Excerpted From: Chris Gottlieb, Improving Res Ipsa Loquitur Doctrine in Child Abuse Cases: A Step Toward Racial Justice, 25 Journal of Gender, Race and Justice 411 (Spring, 2022) (99 Footnotes) (Full Document)
For over twenty years, scholars and family defenders have decried the persistent racial disparities of the American child welfare system, which intrudes on, separates, and permanently severs Black and Indigenous families at significantly higher rates than white families. As recent calls for racial justice have swelled in the face of police violence, community activists and advocates are working to highlight the analogies between abuses of power by law enforcement and abuses by child welfare authorities, and to bring the momentum for change to a field in which racially skewed outcomes have proven frustratingly intransigent. A shocking fifty-three percent of Black children's homes are investigated by child welfare officials. These investigations routinely involve degrading and traumatic invasions. Not only are these families subjected to more government surveillance, but Black children are also substantially more likely to be separated from their parents by the child welfare system than white children. It is profoundly troubling that the well-established harms associated with taking children from their homes are inflicted disproportionately on Black families.
In light of the long and shameful history of separating non-white children from their families, some of the work ahead will certainly entail directly addressing racial bias in decision-making. Yet implicit bias training (the favored response of government agencies) and efforts to make policies colorblind can never be enough. True redress of the longstanding racial harms of the child welfare system will require steps that go well beyond training and entail scrutinizing the legal rules that too commonly stack the deck against innocent parents. Often the rules that cause the most harm have no explicit markers of racism. If one of the critical points in understanding structural racism is recognizing that it is embedded in ways that make racist outcomes appear to be the result of neutral processes, we must vigorously reassess those processes.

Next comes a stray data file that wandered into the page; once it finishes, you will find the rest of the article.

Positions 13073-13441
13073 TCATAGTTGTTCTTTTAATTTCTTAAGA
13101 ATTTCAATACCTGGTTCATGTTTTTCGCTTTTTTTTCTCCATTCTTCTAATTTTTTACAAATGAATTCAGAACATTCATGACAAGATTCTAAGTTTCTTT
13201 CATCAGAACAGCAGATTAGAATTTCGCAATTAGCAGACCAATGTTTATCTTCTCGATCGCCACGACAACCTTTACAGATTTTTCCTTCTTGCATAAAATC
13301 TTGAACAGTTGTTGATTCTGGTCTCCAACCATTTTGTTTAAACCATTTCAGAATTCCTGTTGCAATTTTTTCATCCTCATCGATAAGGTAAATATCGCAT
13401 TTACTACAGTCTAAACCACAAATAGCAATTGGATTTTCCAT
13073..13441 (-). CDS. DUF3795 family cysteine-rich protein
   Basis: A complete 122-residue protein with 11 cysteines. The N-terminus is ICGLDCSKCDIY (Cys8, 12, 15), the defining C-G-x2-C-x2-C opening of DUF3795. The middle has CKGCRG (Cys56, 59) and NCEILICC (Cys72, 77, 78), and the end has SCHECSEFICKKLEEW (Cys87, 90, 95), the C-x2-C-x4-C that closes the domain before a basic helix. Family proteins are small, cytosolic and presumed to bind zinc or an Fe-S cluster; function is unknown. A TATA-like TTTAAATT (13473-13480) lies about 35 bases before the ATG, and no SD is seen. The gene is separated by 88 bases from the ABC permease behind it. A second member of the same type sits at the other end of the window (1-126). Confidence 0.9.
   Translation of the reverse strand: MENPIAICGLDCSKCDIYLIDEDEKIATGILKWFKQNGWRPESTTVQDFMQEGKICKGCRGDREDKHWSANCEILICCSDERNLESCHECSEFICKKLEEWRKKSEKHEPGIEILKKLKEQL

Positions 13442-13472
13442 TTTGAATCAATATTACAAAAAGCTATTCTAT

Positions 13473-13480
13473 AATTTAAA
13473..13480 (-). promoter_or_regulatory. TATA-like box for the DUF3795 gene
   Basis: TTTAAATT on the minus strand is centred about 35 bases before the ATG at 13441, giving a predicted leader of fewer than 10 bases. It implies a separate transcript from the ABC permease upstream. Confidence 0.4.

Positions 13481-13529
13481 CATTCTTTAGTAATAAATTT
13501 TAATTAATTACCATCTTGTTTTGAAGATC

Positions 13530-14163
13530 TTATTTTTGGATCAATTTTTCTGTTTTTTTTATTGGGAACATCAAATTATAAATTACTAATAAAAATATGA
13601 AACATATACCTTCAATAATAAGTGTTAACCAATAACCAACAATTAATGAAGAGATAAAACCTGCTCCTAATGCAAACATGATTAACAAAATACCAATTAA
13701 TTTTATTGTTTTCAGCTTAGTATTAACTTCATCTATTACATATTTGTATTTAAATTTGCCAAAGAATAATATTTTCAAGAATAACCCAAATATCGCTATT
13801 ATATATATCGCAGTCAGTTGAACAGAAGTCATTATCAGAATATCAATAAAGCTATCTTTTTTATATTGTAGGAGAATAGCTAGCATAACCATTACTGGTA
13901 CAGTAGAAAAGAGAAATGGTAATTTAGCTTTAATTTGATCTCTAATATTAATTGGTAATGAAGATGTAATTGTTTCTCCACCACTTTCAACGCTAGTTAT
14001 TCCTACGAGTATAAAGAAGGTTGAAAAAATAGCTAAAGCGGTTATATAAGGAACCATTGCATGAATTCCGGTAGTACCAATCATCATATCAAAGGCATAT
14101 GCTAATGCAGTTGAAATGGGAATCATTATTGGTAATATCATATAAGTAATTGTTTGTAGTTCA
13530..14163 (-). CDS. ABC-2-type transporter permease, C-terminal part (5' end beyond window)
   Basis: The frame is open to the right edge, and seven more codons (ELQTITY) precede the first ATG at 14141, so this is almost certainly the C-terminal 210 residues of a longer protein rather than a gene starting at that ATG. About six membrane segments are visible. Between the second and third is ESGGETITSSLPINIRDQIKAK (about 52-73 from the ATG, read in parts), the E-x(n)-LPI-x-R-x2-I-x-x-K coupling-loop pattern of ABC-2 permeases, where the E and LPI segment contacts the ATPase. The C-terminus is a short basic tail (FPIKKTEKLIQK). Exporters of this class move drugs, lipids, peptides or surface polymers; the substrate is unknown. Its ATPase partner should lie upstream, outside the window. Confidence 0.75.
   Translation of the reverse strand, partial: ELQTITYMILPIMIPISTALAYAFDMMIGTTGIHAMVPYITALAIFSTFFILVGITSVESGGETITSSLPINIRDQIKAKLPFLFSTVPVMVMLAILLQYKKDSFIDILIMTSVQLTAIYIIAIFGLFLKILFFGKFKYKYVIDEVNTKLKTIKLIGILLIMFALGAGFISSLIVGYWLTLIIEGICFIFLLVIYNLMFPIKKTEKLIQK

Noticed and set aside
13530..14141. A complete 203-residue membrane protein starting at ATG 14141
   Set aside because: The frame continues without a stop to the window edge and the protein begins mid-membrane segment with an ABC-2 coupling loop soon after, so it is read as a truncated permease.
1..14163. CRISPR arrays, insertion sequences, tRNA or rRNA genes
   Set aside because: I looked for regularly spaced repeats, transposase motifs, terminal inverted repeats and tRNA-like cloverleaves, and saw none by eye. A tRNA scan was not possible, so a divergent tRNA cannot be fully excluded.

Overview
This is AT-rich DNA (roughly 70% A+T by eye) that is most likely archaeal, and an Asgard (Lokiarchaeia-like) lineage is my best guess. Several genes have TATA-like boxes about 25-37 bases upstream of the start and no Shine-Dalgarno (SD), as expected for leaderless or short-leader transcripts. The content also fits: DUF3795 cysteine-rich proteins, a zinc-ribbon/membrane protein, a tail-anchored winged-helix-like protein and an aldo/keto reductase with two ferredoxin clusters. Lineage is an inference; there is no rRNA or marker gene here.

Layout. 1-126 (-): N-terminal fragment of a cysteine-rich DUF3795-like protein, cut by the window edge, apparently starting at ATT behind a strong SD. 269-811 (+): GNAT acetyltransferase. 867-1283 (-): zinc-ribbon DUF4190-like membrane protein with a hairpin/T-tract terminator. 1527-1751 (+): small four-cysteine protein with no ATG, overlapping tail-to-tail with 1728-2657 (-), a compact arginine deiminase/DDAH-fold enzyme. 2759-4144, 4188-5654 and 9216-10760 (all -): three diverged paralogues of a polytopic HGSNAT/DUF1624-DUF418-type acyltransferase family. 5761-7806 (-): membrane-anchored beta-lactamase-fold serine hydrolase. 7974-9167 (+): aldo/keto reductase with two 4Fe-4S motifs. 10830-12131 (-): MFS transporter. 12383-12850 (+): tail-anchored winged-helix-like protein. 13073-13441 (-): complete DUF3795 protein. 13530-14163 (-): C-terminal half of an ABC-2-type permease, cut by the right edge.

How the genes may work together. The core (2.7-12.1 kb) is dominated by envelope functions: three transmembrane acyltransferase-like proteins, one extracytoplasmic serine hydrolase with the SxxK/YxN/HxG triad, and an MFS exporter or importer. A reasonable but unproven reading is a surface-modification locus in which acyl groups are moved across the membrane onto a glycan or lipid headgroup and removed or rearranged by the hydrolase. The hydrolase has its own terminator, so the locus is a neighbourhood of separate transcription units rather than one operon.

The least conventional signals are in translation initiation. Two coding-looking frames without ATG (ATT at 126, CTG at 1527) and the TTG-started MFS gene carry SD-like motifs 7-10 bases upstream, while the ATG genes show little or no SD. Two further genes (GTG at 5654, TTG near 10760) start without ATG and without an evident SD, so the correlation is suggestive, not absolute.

This piece, which is intended as the first in a series of such efforts, identifies one relatively modest step that could be taken to improve legal doctrine to promote racial justice in the child welfare system. The legal rule--an aspect of the res ipsa loquitur doctrine used in child abuse cases-- does not single out Black families, but it falls far harder on them because every legal rule that works poorly in the child welfare system falls hardest on Black families. The case example I will use to illustrate the legal issue involves a mother named Simona D. It is not necessary to the legal point at issue that Simona D. is a Black woman, but it is far from incidental. Simona D. lives in New York City, where more white than Black families live, but where Black children are thirteen times more likely to go into foster care. Understanding this racial context both makes it more urgent to address the legal problem and helps explain why it has not yet been addressed.